Row over whether Goldman Sachs needed bailout as execs press for bonuses

By Incorrect Author 7 December 2009

US Treasury secretary Timothy Geithner says Goldman Sachs could not have survived the financial meltdown without government help, adding Goldman and other Wall Street firms should show restraint in handing out bonuses this year. President Barack Obama has blamed compensation tied to excessive risk-taking for fuelling the deepest financial crisis since the Great Depression, and government will now oversee compensation packages at firms that have received the biggest bailouts. Goldman executives have played down the fact that taxpayers’ money helped it through the crisis, along with finance houses Morgan Stanley and JPMorgan Chase, who are all set to pay record combined bonuses this year. The American public (and Obama’s administration) are sick of greedy bankers and brokers, especially after companies such as Goldman set a Wall Street record in 2007, when its compensation totalled $20.2 billion, including $68.5 million for chairman and chief executive officer Lloyd Blankfein. Goldman, which is the fifth-largest US bank by assets, accepted some $13 billion from the Treasury and other forms of government support last year. It has since returned the funds with interest. But public anger goes even deeper than that. There are suspicions of potential conflicts of interest and favouritism after US insurance giant AIG paid the $13 billion to Goldman Sachs using money from its own $90 billion government bailout (The New York Times says AIG’s bailout was $182 billion – see why people are angry). Treasury secretary Henry Paulson had previously worked as chief executive at AIG. Read more: Bloomberg, Reuters, The New York Times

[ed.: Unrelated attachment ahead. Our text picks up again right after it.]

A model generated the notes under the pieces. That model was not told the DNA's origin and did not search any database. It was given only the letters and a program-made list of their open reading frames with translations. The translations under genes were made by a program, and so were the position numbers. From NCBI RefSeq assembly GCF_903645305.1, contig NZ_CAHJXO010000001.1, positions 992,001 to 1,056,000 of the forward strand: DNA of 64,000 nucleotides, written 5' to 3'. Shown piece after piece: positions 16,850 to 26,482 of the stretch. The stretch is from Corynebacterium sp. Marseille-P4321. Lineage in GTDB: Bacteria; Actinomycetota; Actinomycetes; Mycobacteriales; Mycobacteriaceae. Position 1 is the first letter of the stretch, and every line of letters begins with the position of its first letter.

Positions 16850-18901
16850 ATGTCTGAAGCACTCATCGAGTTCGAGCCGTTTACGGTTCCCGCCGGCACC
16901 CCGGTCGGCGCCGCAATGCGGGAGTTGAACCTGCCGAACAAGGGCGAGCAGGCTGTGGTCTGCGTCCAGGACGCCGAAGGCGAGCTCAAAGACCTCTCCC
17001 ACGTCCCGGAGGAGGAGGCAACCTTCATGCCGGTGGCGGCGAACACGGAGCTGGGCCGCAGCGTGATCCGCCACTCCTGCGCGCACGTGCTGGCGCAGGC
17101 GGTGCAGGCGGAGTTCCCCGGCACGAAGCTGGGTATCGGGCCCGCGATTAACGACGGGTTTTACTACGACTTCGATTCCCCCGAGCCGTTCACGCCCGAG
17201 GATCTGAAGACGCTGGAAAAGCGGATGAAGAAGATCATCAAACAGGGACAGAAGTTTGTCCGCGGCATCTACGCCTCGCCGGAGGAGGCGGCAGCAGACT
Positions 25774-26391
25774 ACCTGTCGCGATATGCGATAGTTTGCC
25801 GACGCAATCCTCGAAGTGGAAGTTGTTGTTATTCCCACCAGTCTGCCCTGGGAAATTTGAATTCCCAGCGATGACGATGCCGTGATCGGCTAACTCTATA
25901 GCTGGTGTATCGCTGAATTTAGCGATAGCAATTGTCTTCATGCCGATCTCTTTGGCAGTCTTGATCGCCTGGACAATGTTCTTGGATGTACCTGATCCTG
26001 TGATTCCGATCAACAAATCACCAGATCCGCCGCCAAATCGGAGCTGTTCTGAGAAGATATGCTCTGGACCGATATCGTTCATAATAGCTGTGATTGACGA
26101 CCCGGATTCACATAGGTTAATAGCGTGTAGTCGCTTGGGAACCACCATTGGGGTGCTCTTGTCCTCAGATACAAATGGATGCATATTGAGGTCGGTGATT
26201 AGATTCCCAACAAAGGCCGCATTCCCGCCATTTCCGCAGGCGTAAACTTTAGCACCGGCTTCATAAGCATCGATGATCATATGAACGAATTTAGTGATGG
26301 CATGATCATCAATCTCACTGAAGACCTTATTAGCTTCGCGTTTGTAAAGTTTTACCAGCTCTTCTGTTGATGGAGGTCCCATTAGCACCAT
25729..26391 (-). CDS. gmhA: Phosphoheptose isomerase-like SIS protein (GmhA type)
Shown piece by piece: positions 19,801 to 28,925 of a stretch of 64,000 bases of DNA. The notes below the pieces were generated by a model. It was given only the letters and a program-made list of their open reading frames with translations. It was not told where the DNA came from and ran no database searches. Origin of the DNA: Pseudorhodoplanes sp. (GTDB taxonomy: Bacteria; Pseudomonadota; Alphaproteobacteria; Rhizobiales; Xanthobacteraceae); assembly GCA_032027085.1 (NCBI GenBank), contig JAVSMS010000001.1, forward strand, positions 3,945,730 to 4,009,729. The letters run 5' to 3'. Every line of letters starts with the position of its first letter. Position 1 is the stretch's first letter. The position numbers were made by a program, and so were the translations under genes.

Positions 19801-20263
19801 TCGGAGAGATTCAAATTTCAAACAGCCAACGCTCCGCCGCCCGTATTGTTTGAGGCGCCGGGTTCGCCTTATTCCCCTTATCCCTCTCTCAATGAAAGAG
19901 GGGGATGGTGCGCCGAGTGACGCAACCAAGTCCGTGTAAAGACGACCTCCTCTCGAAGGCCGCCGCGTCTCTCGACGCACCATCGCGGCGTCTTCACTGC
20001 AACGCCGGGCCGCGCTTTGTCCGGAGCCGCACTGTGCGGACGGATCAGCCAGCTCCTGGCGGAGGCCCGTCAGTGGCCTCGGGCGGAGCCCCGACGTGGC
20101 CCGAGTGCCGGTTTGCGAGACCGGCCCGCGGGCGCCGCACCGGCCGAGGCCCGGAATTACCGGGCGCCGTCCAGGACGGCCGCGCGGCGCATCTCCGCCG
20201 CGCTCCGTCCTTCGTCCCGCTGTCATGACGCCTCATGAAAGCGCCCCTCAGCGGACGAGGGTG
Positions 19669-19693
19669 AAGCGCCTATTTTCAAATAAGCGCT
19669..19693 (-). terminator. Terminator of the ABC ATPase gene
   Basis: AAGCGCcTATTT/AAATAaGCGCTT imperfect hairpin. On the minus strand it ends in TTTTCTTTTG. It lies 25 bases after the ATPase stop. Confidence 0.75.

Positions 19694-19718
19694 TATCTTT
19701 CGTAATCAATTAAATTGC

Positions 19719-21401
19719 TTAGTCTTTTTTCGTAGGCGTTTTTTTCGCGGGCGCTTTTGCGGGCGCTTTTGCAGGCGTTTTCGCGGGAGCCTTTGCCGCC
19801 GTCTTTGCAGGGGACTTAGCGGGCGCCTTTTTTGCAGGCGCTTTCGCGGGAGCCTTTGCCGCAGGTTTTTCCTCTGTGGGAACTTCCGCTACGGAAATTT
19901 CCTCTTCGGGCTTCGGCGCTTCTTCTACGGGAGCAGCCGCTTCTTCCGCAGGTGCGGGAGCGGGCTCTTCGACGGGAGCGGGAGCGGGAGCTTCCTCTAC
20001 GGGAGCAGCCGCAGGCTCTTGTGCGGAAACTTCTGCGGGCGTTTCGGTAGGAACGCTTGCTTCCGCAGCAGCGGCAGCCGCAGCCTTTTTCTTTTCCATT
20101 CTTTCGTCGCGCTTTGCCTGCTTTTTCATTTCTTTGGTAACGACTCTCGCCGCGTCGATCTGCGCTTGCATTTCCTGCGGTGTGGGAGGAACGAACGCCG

The Trojan Horse that wheeled R600m out of state-owned entities

By Susan Comrie for amaBhungane

Some firing squads are all issued with blank cartridges with the exception of one person. This helps alleviate personal responsibility for the execution squad.